Games are complex and come in all shapes and sizes, so why when it comes to console games specifically do we pay one price for all? Sure there have been some exceptions over the years, but in general when you look at the upcoming PlayStation and Xbox releases most of these game's RRP for around the same price. So why is this?
While I appreciate that a lot of money and effort goes into the majority of these titles, often we are left with what feels like a half finished game, be it a six hour single player experience with no multiplayer or a multiplayer only title, that fails to offer the single player a campaign. Then there's the games that pack in lots of quality content but somehow cost the same as a game that doesn't, somehow it's not quite right.
What's even more bizarre about this situation is that often the games which offer little in the way of content are usually in the bargain bins within weeks, so why not aim for a lower price, which in turn may then result in more sales? Why risk a game flopping at an unrealistic price point, when saying, "here's our new six hour campaign game, give us £25," would result in possibly more exposure and more discs in homes? I really fail to understand the need to charge almost £50 for a game that offers little replay value, so why do it?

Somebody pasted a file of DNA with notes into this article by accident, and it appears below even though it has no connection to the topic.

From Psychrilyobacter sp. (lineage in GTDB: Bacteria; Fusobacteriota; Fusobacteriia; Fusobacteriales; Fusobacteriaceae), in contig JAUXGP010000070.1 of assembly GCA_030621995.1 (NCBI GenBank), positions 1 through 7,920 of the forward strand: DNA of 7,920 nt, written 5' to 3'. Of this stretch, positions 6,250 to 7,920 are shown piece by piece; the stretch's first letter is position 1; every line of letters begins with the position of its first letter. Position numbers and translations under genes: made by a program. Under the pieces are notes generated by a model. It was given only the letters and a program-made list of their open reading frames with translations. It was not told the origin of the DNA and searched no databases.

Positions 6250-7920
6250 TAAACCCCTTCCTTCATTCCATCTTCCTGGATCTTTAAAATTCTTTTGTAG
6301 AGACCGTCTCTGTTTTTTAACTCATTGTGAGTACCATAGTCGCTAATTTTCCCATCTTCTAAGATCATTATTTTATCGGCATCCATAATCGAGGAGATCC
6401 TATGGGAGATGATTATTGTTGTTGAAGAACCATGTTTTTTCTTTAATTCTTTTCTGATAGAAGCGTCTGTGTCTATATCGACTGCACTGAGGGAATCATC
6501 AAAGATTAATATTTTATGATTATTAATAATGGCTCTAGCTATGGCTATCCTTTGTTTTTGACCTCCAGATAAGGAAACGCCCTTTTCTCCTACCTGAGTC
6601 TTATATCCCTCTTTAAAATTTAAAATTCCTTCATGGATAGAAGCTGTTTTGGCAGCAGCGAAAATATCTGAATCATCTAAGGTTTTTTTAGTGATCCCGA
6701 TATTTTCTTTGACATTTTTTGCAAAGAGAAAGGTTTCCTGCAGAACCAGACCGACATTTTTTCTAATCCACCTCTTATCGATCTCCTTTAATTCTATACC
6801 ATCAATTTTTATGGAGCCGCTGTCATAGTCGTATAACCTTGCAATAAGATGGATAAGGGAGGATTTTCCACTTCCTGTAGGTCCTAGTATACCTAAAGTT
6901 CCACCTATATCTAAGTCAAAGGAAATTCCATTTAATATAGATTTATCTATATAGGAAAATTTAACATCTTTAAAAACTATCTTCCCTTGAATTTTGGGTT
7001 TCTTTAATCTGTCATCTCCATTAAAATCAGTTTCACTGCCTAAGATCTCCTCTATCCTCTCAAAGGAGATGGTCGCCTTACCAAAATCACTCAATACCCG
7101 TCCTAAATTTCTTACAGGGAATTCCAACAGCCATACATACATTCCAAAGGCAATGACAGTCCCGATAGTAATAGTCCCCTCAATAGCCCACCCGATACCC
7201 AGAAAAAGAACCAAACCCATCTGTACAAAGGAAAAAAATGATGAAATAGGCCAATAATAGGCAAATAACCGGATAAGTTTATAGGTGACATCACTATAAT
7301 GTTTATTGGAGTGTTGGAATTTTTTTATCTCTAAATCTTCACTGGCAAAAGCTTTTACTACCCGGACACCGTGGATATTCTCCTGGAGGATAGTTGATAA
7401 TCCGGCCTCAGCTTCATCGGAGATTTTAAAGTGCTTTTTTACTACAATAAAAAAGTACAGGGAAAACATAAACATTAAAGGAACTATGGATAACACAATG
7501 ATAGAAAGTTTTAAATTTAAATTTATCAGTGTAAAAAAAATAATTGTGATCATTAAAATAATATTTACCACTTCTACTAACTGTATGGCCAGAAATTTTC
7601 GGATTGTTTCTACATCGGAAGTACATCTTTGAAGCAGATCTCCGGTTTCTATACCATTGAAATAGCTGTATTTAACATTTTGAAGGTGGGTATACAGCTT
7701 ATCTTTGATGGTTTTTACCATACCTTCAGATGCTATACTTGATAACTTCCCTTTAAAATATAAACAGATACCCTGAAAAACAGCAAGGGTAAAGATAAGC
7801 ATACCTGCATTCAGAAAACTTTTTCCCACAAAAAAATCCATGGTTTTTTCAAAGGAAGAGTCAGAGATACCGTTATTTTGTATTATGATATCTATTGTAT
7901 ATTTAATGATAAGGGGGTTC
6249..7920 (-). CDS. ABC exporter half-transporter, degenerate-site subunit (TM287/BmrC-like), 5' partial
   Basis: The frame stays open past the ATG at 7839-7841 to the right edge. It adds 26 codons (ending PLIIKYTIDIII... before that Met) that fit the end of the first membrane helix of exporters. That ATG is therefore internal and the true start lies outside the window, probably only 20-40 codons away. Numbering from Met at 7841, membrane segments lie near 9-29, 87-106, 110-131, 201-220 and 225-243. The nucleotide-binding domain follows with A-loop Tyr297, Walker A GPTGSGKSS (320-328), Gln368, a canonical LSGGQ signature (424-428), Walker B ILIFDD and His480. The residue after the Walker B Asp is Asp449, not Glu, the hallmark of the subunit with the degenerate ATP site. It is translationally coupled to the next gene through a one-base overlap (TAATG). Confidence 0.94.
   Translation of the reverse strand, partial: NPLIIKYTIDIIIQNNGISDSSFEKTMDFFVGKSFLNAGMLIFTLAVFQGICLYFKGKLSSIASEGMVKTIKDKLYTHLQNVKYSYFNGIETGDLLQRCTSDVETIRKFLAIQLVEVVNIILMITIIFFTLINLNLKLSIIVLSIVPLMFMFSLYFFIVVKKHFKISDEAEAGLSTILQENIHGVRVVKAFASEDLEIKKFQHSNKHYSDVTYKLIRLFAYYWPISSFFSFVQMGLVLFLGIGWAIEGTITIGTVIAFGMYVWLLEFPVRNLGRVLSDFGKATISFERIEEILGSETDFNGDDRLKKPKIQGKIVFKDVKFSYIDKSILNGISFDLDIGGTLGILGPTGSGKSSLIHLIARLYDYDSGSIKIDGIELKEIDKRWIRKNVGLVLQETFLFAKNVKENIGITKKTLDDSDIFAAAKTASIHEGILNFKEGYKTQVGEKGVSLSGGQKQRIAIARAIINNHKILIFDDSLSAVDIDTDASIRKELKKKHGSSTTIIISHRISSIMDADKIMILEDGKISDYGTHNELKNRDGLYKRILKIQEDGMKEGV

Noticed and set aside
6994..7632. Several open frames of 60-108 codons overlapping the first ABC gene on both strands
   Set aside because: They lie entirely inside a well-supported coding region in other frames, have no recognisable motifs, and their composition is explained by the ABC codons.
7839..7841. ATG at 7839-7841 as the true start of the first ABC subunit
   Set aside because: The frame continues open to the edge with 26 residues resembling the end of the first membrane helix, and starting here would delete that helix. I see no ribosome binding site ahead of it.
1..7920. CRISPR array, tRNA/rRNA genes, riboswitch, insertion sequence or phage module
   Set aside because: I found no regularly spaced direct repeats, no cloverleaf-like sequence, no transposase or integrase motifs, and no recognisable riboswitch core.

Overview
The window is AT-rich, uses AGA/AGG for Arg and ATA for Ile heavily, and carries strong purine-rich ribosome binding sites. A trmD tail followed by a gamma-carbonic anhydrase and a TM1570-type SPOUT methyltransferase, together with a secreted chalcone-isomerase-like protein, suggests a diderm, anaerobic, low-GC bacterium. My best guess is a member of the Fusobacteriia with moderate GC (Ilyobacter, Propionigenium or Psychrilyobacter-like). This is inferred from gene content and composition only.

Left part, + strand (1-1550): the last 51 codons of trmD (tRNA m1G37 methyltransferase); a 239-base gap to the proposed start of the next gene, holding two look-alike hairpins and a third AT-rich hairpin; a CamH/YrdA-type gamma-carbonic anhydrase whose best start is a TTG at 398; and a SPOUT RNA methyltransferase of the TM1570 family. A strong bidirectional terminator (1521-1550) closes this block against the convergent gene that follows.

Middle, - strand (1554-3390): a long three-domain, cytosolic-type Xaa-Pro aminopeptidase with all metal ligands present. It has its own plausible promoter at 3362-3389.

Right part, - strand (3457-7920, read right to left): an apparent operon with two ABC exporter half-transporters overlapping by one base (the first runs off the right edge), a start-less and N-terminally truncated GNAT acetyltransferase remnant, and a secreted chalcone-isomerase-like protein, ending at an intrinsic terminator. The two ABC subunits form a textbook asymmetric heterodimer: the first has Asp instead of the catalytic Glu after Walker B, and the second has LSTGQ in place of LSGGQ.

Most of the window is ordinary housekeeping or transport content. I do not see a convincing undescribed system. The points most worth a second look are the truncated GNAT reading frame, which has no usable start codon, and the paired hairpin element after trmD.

There's a reason I've not named any of the titles I'm talking about because you know what they are. You also know the sort of games you'd happily pay full price for. Surely publishers know roughly how many units a game will sell before it hits retail, so why not lower the price to increase projections. Konami recently released Metal Gear Solid: Ground Zeroes at a lower price point and it was pretty successful so I don't see why others don't follow the lead. It'd probably work well for games with short single player campaigns and no multiplayer and would likely also work well for games with limited multiplayer only experiences. Also, if a game is released with only half its content, with more to come via a season pass then why not release the disc at a lower cost?
I can't say I know the answer to these questions and why publishers can't see that a lower price equals more sales and therefore more exposure. Surely better that than being placed in a bargain bin?
So what do you think? Should game prices be more flexible? Should there be lower price points for certain games, with the higher price point reserved for those that offer a lot of replay value and plenty of content?